Many parts kits come with standard parts or mil-spec parts. While this might sound like a good thing, for some shooters, mil-spec parts just don’t cut it.
One misconception is that “mil-spec” is synonymous with “better.” This is not the case. Mil-spec just means it meets military specifications; other aftermarket parts may be far superior in terms of performance.
So, if you’re building an AR15 from a kit and are looking for parts to upgrade that will improve performance, these are some of the most practical.
Bolt Carrier Group Upgrades
If your AR15 kit comes with a bolt carrier group (not all of them do) and it’s a mil-spec BCG, it’s probably going to be phosphate coated.
Phosphate-coated BCGs are good enough. They’re matte (which makes them non-reflective and is good for concealment) and they’re fairly low maintenance. Phosphate-coated parts are also fairly easy to maintain and resist corrosion and wear.
But they are not the best in terms of permanent dry lubricity and resistance to moisture and corrosion. There are a wide range of more modern coatings, including nickel boron, titanium nitride, and black nitride, all of which offer superior performance.
All of these coatings (though expensive compared to phosphate) are extremely hard, wear, water, and corrosion resistant, and all of them exhibit superior permanent dry lubricity.
This means they require less liquid lubrication (which traps dust and dirt), making them easier to clean and maintain, overall.
Muzzle devices are another impactful upgrade you can make to an AR gun kit. Some kits come with them, many don’t. If your kit comes with one, it’s probably a flash hider.
Flash hiders, which conceal your muzzle flash, can be useful in combat situations, as they can keep your position hidden. Other than that, they look cool but don’t offer much use.
There are two other classes of muzzle devices that offer much more practicality for the majority of civilian shooters: muzzle brakes and suppressors.
Suppressors, also known informally as silencers, trap some of the expanding gases at the muzzle before they exit the barrel, substantially diminishing muzzle report. They are NFA items, though so be aware of them.
The other one is a muzzle brake. At first sight, you might confuse a muzzle brake and flash hider, because they often look very similar, but the function of these muzzle devices is fairly different.
While flash hiders conceal a muzzle flash, muzzle brakes change the manner in which gases are ported around the muzzle. This helps redirects some of the force of recoil, which helps mitigate felt recoil and muzzle flip.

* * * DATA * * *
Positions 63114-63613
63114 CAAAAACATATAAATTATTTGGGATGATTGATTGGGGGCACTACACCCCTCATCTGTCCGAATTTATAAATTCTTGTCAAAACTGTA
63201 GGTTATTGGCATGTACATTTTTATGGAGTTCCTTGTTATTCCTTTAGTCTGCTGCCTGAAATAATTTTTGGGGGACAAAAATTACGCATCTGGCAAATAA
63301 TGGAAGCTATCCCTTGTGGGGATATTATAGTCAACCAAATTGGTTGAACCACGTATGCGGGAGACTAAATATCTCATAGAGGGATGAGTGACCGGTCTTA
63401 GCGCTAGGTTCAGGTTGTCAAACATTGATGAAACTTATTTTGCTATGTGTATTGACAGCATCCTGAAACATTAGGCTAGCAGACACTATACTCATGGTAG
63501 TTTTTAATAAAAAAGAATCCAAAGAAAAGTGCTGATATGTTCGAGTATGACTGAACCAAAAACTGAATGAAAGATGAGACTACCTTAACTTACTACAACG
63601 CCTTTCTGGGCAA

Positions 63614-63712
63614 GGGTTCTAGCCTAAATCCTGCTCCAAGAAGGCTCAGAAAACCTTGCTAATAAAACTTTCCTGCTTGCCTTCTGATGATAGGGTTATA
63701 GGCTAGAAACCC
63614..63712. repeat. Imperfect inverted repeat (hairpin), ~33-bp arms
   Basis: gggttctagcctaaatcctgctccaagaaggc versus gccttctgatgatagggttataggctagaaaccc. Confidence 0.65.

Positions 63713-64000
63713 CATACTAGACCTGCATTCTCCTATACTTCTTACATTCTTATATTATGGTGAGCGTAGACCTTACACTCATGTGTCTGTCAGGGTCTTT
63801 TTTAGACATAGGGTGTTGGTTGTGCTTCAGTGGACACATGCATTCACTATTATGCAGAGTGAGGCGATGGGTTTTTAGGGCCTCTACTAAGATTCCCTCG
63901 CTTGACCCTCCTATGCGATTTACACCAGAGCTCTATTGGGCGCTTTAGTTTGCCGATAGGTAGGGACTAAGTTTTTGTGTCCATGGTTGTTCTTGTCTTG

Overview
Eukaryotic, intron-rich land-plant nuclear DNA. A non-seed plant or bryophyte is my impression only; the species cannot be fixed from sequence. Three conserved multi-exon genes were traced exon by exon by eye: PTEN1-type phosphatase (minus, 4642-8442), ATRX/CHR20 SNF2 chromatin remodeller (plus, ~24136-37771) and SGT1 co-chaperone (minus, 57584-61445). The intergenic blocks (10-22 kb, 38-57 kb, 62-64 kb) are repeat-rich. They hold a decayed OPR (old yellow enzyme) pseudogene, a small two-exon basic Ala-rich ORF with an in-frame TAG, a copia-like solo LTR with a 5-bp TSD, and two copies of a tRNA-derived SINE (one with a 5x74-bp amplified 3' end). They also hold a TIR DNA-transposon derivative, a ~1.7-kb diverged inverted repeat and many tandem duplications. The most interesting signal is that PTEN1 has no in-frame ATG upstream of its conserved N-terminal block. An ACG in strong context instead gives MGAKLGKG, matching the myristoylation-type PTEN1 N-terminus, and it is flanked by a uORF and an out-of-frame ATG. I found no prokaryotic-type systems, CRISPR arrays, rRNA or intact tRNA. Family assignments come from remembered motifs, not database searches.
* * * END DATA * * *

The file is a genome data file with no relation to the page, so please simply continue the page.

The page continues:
This, in turn helps keep your sights on target, enabling faster, more accurate follow-up shots.
(Note: regardless of barrel length, if your barrel is threaded and you don’t want to isntall one of these muzzle devices, it’s a good idea to get a thread protector and use that instead as barrel threads are very suspect to damage.)
While you can change felt recoil by adjusting the gas system (not necessarily recommended unless you are having problems with feeding/ejection) or by installing a muzzle device like a brake, you can also make an impact on felt recoil by tuning the buffer system.
An AR-15 rifle’s standard buffer weight is between 2.9 and 3.0 ounces. However, some builders prefer to up the weight to a heavy, or H2 buffer, which weighs 3.8 ounces.
This nearly full-extra ounce, when added to the buffer system, substantially increases the reciprocating mass of the rifle.
Most importantly, it enables you to cut felt recoil substantially without having to adjust the gas system or install a muzzle device. If you feel as though your rifle kicks a bit sharply for your liking, one of the simplest things you can do to adjust this is up the buffer weight.
Mil-spec AR-15 triggers that come with some gun kits are passable, but other shooters don’t prefer them and some even consider them gritty.
If you’re looking for an upgrade, there are tons of AR-15 compatible trigger units out there and many are drop-in ready without requiring you to take a trip to the gunsmith.
Consider TriggerTech Triggers, which are the only triggers on the market that don’t require sliding friction to operate, delivering an extremely crisp experience and a short reset.
Plus, if you upgrade your AR’s trigger, you can keep the trigger unit that came with the gun kit as a backup in case you ever need to replace it.
If your build kit came with one of those polymer handguards with aluminum heat shields that are commonly found on M16 rifles, it wouldn’t be too surprising if you end up looking for something better.
They are serviceable but lack attachment points and trap heat around the barrel anyway. Some AR-15 rifle kits come with upper receivers and handguards with mil-spec quad rails; others don’t.
Consider an M-LOK or KeyMod handguard as a replacement for a Pic rail or a plain handguard without attachment points. These are lighter and just as strong as Pic rails and offer greater flexibility with respect to mounting shooting attachments.
Another quick upgrade you could make to your AR-15 kit is to get a vert grip and install that at the bottom of the handguard; these can improve handling and are low-cost and easy to install.
High-Quality Gun Kits
In addition to AR 15 kits, we offer a wide range of gun kits including pistol build kits that are perfect for completing your own platform at home, and customizing it during the process.
We also carry thousands of gun parts in our online shop and in our showroom in Easton, Pennsylvania. Take a look through what we have listed online and if you’re looking for something specific for your build, get in touch with us at 610-250-3960.